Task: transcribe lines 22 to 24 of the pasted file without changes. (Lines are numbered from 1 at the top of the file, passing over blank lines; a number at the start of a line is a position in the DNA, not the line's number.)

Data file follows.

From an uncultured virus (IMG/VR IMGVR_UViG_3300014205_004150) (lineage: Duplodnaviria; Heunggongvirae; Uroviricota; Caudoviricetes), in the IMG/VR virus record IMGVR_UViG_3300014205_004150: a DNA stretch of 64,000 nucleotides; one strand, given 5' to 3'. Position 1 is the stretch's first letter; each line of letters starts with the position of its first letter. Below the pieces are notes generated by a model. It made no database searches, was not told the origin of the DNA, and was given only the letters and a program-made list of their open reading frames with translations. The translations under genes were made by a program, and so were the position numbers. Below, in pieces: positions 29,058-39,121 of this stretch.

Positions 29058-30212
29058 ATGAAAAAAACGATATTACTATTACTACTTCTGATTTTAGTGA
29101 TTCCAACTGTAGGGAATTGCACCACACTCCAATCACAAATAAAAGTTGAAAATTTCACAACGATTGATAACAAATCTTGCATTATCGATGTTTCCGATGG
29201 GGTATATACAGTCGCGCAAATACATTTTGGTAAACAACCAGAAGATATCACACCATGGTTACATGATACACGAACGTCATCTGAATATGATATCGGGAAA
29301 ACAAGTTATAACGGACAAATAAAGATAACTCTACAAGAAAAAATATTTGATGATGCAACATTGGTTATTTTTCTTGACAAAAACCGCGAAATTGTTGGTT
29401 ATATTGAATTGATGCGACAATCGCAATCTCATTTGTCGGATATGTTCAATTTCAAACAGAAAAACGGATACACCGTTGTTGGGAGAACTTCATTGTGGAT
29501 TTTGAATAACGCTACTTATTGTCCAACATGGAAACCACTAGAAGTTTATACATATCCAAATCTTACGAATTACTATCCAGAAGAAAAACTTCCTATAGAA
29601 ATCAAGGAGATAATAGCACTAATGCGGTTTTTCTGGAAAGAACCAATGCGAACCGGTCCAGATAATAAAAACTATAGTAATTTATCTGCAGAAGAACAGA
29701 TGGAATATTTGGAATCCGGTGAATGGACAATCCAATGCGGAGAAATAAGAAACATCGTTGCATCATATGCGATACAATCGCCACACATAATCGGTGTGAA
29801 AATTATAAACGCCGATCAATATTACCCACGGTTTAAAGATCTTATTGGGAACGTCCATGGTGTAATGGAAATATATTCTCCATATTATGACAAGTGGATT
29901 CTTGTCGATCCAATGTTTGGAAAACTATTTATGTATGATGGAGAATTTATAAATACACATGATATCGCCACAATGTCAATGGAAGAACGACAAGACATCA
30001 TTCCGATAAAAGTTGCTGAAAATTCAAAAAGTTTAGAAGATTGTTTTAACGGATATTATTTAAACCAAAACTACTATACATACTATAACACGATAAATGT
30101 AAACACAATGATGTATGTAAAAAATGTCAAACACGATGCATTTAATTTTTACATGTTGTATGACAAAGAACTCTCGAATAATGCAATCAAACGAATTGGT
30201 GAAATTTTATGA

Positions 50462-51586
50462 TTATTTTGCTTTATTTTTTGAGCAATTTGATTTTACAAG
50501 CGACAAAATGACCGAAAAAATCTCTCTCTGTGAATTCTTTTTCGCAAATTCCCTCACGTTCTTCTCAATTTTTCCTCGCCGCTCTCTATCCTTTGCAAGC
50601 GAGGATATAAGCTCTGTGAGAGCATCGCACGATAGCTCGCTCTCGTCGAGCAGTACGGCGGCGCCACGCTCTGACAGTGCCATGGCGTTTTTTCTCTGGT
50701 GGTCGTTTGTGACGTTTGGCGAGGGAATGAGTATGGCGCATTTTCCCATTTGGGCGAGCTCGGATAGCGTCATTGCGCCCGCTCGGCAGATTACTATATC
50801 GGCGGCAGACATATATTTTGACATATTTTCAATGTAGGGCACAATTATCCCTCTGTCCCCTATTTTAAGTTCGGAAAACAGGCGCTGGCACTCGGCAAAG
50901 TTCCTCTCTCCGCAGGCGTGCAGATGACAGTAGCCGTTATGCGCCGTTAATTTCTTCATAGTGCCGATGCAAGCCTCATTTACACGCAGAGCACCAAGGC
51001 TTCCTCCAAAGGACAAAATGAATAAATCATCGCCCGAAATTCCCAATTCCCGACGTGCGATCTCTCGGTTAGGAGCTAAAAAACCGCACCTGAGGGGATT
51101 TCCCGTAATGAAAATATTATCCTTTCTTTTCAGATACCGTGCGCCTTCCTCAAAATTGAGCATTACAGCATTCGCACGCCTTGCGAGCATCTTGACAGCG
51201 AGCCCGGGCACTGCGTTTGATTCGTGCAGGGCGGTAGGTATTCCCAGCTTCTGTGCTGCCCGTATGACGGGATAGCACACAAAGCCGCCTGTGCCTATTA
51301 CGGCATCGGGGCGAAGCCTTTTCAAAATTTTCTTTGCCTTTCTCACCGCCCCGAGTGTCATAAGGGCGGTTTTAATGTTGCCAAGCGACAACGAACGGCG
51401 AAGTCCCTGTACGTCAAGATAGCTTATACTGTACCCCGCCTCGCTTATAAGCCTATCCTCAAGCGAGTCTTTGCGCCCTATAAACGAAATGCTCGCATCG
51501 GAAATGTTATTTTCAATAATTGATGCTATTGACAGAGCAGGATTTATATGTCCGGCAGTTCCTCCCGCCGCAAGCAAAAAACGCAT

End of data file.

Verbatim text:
50901 TTCCTCTCTCCGCAGGCGTGCAGATGACAGTAGCCGTTATGCGCCGTTAATTTCTTCATAGTGCCGATGCAAGCCTCATTTACACGCAGAGCACCAAGGC
51001 TTCCTCCAAAGGACAAAATGAATAAATCATCGCCCGAAATTCCCAATTCCCGACGTGCGATCTCTCGGTTAGGAGCTAAAAAACCGCACCTGAGGGGATT
51101 TCCCGTAATGAAAATATTATCCTTTCTTTTCAGATACCGTGCGCCTTCCTCAAAATTGAGCATTACAGCATTCGCACGCCTTGCGAGCATCTTGACAGCG